With speculation about foreign interference, cyber-tampering, voter intimidation, armed protesters and more, it’s no wonder most Americans are feeling stressed about this election.
Dedham, Massachusetts, voter Andrea Morganelli is.
“I think the aftermath is going to be awful for each side,” she said.
In fact, a new UMass Amherst poll shows that 80% of Americans are either very or somewhat concerned about election-related violence.
That’s because the result may not be known until the end of the week. And historian Garrett Graff says there is fear over what could happen in that period of uncertainty.
“People are afraid that the election is being stolen, might take to the streets and maybe even break out in violent protests,” Graff said.
Concern ramped up following the first presidential debate, when President Donald Trump seemed to be encouraging one right-wing group called the Proud Boys when, asked to denounce them, he said, “Stand back and stand by.”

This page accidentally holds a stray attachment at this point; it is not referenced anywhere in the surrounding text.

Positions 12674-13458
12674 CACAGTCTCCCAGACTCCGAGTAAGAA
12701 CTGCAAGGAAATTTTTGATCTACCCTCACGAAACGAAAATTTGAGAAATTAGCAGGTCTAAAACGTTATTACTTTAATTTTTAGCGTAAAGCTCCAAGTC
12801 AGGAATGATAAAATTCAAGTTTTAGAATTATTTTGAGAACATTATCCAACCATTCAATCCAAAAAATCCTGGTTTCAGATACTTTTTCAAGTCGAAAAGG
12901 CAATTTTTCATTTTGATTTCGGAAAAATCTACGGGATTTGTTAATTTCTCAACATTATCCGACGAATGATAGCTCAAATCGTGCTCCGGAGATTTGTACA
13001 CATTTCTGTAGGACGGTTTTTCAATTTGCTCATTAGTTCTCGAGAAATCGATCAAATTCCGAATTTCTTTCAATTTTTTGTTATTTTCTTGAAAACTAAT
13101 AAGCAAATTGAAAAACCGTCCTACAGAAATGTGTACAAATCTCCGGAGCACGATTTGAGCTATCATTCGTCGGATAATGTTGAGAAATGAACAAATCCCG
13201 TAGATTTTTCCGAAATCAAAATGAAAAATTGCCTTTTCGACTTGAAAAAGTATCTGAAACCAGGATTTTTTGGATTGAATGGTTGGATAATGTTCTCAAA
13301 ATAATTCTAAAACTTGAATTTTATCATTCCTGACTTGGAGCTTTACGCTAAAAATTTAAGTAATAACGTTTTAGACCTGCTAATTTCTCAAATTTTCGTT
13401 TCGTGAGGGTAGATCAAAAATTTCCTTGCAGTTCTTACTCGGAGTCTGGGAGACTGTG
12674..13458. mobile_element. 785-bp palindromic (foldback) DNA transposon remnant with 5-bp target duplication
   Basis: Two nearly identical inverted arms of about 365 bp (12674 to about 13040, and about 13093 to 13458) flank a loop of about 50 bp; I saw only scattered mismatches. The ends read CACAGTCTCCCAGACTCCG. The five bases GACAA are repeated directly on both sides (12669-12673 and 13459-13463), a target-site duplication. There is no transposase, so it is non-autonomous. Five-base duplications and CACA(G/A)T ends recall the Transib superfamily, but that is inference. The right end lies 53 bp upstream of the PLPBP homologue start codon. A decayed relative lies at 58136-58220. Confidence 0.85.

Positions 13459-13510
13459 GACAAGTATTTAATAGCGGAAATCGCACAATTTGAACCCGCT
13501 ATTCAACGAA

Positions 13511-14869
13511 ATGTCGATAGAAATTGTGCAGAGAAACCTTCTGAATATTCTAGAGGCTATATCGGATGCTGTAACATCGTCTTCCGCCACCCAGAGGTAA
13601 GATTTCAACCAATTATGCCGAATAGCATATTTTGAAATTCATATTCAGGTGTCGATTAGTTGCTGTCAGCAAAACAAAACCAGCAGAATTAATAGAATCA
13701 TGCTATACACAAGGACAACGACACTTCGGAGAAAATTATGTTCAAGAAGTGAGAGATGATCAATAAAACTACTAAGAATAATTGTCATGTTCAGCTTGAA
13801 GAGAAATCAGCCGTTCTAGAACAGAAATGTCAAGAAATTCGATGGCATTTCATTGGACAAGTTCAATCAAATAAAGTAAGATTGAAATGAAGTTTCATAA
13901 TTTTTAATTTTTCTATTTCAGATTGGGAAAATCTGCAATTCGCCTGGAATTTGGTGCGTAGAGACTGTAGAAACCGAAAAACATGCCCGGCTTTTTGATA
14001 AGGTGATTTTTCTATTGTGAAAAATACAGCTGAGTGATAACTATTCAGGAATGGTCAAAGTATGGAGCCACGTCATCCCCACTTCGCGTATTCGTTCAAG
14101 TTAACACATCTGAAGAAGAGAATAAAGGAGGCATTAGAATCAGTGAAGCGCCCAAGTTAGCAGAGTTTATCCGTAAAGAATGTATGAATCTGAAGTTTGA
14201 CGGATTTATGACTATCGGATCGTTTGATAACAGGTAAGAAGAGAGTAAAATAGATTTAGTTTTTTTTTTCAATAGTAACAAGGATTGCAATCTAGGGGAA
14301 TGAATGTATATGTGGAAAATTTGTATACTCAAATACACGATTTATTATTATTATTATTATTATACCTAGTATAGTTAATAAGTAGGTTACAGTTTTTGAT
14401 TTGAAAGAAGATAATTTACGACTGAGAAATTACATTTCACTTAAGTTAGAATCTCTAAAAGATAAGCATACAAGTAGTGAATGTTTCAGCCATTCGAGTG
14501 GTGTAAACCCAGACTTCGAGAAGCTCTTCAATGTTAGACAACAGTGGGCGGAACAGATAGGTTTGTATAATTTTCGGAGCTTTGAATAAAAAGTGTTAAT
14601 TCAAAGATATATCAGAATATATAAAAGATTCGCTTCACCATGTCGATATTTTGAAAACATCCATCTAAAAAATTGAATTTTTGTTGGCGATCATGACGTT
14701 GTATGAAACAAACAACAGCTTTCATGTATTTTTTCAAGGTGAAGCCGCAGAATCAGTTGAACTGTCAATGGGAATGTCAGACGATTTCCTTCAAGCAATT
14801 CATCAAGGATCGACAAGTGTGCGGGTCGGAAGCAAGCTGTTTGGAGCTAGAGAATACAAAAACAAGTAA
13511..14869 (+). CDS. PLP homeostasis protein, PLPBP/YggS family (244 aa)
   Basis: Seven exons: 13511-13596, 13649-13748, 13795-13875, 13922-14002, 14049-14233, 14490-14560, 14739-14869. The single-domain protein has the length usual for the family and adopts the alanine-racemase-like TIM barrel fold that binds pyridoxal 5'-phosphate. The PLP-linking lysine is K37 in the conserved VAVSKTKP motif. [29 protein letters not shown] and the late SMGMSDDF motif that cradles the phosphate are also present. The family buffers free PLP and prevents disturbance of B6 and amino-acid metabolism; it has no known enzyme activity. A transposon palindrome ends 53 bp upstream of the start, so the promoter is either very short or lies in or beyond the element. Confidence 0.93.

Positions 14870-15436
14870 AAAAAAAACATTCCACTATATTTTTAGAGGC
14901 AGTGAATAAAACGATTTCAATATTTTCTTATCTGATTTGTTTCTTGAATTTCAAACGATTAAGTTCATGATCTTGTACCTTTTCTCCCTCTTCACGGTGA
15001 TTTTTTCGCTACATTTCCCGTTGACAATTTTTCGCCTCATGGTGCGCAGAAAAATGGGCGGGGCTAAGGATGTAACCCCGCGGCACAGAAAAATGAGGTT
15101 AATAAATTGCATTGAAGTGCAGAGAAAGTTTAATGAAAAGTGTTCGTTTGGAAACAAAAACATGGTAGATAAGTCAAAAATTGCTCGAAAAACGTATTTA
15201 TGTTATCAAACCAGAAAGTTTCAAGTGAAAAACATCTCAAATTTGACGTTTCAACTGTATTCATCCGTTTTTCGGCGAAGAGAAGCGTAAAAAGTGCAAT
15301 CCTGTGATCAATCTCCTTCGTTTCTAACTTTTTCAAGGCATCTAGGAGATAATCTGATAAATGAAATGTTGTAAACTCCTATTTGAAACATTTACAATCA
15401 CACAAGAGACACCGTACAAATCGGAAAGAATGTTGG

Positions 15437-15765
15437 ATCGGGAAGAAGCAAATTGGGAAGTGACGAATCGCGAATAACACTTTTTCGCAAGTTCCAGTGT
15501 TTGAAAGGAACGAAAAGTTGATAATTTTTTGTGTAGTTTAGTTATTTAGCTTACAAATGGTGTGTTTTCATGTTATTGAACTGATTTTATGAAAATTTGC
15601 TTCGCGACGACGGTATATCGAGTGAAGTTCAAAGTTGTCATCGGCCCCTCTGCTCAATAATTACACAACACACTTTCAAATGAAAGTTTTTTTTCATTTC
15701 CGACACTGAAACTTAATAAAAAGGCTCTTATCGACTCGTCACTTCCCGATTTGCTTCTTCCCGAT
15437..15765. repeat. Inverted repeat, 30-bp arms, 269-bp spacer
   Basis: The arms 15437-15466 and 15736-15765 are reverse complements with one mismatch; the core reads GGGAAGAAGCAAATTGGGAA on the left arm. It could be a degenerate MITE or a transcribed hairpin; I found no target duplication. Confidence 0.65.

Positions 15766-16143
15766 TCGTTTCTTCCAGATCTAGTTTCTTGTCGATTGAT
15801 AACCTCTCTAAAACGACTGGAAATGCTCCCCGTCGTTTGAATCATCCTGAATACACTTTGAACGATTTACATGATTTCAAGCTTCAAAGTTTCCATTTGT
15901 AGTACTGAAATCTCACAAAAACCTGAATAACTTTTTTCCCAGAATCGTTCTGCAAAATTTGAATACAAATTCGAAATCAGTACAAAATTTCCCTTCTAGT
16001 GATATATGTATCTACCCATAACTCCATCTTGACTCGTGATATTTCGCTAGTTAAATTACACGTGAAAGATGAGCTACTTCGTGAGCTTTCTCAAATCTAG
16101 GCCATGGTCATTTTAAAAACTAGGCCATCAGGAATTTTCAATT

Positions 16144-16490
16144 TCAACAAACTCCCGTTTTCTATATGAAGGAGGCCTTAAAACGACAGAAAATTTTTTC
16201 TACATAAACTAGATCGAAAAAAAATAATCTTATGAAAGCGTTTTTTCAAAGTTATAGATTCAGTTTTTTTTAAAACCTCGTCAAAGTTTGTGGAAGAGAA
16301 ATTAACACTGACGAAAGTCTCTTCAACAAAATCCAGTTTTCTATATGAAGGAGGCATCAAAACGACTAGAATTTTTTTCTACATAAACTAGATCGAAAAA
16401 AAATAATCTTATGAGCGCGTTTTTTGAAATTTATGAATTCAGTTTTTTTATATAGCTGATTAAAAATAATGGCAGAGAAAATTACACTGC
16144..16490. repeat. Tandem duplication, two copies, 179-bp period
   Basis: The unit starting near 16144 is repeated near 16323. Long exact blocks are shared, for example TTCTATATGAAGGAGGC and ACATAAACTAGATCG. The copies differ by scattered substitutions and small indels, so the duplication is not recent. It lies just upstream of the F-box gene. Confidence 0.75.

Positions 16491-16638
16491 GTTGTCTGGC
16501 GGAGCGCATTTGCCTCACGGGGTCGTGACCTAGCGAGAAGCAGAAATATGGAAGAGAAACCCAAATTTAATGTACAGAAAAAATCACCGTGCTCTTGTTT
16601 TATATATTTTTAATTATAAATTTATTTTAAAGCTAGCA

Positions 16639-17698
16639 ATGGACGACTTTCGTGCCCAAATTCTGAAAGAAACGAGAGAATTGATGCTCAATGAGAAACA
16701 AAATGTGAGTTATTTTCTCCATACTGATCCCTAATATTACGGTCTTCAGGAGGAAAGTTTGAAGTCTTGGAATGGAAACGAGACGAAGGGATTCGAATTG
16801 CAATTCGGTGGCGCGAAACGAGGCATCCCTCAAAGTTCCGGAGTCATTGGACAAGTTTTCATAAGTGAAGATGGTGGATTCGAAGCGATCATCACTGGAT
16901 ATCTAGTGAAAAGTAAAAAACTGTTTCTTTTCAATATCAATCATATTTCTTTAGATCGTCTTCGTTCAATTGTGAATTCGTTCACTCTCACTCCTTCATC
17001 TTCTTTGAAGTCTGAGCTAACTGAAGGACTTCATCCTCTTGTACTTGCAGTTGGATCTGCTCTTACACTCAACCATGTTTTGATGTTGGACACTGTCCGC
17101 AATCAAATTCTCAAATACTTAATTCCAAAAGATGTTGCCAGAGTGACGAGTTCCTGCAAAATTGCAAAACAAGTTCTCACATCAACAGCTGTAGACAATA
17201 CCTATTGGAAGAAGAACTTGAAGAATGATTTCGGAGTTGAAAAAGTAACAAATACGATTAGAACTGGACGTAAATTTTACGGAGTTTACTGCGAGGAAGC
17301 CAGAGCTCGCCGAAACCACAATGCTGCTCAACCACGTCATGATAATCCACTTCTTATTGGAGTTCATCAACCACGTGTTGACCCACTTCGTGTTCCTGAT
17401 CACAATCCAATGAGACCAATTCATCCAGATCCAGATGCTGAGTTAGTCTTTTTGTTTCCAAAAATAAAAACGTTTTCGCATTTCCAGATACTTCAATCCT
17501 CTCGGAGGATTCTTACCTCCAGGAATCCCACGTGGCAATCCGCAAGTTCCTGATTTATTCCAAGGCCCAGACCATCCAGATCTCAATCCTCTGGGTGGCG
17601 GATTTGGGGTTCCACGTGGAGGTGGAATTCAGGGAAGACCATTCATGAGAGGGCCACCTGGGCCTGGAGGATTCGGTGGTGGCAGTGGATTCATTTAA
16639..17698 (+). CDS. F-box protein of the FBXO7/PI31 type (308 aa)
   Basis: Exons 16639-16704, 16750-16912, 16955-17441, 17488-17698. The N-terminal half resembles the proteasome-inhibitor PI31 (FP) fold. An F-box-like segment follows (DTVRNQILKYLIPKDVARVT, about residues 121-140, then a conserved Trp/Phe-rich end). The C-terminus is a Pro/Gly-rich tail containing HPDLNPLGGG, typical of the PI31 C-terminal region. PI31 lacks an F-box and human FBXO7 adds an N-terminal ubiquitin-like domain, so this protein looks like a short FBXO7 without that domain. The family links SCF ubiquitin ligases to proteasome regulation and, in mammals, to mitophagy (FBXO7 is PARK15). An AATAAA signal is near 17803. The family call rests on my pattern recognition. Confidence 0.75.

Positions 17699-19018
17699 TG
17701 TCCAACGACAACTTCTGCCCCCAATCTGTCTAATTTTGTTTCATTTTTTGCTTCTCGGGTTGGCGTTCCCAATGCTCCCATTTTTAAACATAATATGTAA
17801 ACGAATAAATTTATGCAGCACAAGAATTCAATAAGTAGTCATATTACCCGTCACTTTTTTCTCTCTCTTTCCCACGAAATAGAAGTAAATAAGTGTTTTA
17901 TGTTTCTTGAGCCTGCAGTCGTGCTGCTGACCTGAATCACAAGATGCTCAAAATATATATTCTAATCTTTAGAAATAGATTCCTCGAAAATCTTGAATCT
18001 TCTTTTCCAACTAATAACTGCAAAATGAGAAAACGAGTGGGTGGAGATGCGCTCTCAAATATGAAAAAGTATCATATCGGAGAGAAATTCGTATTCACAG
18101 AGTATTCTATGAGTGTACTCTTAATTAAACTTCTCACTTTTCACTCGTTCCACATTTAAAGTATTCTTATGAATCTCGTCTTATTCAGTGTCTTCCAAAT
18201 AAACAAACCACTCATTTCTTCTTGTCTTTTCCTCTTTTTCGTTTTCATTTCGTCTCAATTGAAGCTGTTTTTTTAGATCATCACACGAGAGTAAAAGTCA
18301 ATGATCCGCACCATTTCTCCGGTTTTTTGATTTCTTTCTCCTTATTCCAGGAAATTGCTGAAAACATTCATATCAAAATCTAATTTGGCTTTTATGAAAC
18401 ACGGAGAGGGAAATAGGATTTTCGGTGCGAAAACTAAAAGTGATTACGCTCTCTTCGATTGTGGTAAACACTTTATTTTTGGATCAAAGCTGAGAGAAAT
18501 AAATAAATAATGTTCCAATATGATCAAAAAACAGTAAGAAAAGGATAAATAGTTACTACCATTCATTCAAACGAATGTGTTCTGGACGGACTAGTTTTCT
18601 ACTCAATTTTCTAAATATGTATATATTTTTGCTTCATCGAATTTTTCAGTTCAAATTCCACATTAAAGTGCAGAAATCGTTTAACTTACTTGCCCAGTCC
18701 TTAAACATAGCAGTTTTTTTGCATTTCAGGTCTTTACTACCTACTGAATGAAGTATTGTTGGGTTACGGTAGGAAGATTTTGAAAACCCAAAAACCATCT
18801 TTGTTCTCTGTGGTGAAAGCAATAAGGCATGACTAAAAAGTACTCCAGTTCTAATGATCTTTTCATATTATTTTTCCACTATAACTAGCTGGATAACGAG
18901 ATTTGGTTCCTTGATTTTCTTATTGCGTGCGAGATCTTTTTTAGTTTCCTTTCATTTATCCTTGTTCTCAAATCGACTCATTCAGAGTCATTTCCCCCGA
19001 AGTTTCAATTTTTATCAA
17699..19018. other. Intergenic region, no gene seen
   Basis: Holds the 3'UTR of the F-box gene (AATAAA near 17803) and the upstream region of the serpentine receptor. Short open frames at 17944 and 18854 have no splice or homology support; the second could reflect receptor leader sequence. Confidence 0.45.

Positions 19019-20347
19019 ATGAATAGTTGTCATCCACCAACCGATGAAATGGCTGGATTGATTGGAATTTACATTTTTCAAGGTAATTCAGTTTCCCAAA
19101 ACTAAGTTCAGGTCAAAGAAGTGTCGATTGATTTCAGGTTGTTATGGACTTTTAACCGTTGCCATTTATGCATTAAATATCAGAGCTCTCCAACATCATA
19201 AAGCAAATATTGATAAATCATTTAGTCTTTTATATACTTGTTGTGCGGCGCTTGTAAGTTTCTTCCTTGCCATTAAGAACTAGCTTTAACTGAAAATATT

And Graff said that, while New England may not have the sort of active militia issues that exist in states like Michigan or Arizona, “We certainly have armed right-wing militants and people who might turn out to try to intimidate voters on Election Day.”
Cities and towns are getting ready. In Boston, Mayor Marty Walsh has noted that, “The preparation that we’re putting into this election, we’ve never had to put into an election before.”
State attorneys general, local prosecutors and law enforcement are also getting prepared, Graff said, adding, “But to be prepared in ways that the public may not necessarily see, if everything goes well.”
A state to watch: Pennsylvania, which is already dealing with court fights over which ballots get counted when.
“Problems in Pennsylvania could make it the Florida of 2000,” Graff said.
Still, experts caution not to panic when normal Election Day problems occur, which most states are bound to encounter.